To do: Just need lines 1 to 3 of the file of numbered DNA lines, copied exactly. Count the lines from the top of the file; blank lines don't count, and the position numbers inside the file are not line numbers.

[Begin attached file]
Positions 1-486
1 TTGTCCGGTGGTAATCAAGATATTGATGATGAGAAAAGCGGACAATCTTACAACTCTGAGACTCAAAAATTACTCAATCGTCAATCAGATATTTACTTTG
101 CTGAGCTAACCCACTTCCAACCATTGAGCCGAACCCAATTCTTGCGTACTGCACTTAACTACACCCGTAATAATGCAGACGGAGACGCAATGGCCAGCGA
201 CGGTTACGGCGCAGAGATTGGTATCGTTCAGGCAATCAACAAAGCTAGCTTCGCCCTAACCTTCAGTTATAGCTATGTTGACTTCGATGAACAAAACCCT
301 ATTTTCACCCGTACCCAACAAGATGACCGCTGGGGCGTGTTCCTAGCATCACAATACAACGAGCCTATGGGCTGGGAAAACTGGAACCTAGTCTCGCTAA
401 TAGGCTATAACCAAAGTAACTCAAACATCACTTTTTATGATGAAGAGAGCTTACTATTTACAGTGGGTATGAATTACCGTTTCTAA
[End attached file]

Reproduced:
Positions 1-486
1 TTGTCCGGTGGTAATCAAGATATTGATGATGAGAAAAGCGGACAATCTTACAACTCTGAGACTCAAAAATTACTCAATCGTCAATCAGATATTTACTTTG
101 CTGAGCTAACCCACTTCCAACCATTGAGCCGAACCCAATTCTTGCGTACTGCACTTAACTACACCCGTAATAATGCAGACGGAGACGCAATGGCCAGCGA